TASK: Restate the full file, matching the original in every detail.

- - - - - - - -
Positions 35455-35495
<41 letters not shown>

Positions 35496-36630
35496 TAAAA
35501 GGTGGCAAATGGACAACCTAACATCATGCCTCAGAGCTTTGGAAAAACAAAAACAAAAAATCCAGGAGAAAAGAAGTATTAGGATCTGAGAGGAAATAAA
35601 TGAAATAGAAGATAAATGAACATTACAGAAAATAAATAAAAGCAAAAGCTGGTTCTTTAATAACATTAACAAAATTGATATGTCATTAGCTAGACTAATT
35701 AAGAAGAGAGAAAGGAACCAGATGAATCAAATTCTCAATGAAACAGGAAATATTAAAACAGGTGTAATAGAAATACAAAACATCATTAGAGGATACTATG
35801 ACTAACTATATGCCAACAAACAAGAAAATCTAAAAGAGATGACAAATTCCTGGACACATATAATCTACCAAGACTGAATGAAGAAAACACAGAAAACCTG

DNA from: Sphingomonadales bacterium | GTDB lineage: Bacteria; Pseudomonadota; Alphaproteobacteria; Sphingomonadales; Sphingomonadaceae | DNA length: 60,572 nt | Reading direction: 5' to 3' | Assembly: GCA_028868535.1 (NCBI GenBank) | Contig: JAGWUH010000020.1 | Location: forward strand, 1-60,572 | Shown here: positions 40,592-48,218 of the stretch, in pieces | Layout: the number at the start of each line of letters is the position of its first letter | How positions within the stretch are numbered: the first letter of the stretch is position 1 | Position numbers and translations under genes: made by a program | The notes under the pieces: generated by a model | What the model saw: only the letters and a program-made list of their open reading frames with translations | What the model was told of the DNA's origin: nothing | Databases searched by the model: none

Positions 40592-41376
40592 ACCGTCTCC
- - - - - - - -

Positions 35455-35495
<41 letters not shown>

Positions 35496-36630
35496 TAAAA
35501 GGTGGCAAATGGACAACCTAACATCATGCCTCAGAGCTTTGGAAAAACAAAAACAAAAAATCCAGGAGAAAAGAAGTATTAGGATCTGAGAGGAAATAAA
35601 TGAAATAGAAGATAAATGAACATTACAGAAAATAAATAAAAGCAAAAGCTGGTTCTTTAATAACATTAACAAAATTGATATGTCATTAGCTAGACTAATT
35701 AAGAAGAGAGAAAGGAACCAGATGAATCAAATTCTCAATGAAACAGGAAATATTAAAACAGGTGTAATAGAAATACAAAACATCATTAGAGGATACTATG
35801 ACTAACTATATGCCAACAAACAAGAAAATCTAAAAGAGATGACAAATTCCTGGACACATATAATCTACCAAGACTGAATGAAGAAAACACAGAAAACCTG

DNA from: Sphingomonadales bacterium | GTDB lineage: Bacteria; Pseudomonadota; Alphaproteobacteria; Sphingomonadales; Sphingomonadaceae | DNA length: 60,572 nt | Reading direction: 5' to 3' | Assembly: GCA_028868535.1 (NCBI GenBank) | Contig: JAGWUH010000020.1 | Location: forward strand, 1-60,572 | Shown here: positions 40,592-48,218 of the stretch, in pieces | Layout: the number at the start of each line of letters is the position of its first letter | How positions within the stretch are numbered: the first letter of the stretch is position 1 | Position numbers and translations under genes: made by a program | The notes under the pieces: generated by a model | What the model saw: only the letters and a program-made list of their open reading frames with translations | What the model was told of the DNA's origin: nothing | Databases searched by the model: none

Positions 40592-41376
40592 ACCGTCTCC